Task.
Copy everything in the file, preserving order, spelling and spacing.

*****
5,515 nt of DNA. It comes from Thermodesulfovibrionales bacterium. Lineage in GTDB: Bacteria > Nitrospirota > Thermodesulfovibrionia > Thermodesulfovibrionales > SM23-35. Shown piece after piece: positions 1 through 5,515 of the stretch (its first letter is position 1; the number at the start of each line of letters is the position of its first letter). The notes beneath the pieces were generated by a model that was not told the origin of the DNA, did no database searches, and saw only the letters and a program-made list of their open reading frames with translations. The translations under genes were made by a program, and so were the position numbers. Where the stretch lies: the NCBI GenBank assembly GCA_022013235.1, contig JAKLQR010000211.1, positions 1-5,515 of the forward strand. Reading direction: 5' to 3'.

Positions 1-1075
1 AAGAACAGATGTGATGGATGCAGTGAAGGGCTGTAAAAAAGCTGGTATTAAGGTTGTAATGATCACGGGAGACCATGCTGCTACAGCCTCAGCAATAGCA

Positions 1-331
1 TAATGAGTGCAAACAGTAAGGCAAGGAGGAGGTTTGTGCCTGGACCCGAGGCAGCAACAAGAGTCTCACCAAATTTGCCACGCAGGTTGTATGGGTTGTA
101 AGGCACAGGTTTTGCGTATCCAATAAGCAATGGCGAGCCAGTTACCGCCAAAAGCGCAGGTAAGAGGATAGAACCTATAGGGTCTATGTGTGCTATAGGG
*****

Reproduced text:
5,515 nt of DNA. It comes from Thermodesulfovibrionales bacterium. Lineage in GTDB: Bacteria > Nitrospirota > Thermodesulfovibrionia > Thermodesulfovibrionales > SM23-35. Shown piece after piece: positions 1 through 5,515 of the stretch (its first letter is position 1; the number at the start of each line of letters is the position of its first letter). The notes beneath the pieces were generated by a model that was not told the origin of the DNA, did no database searches, and saw only the letters and a program-made list of their open reading frames with translations. The translations under genes were made by a program, and so were the position numbers. Where the stretch lies: the NCBI GenBank assembly GCA_022013235.1, contig JAKLQR010000211.1, positions 1-5,515 of the forward strand. Reading direction: 5' to 3'.

Positions 1-1075
1 AAGAACAGATGTGATGGATGCAGTGAAGGGCTGTAAAAAAGCTGGTATTAAGGTTGTAATGATCACGGGAGACCATGCTGCTACAGCCTCAGCAATAGCA

Positions 1-331
1 TAATGAGTGCAAACAGTAAGGCAAGGAGGAGGTTTGTGCCTGGACCCGAGGCAGCAACAAGAGTCTCACCAAATTTGCCACGCAGGTTGTATGGGTTGTA
101 AGGCACAGGTTTTGCGTATCCAATAAGCAATGGCGAGCCAGTTACCGCCAAAAGCGCAGGTAAGAGGATAGAACCTATAGGGTCTATGTGTGCTATAGGG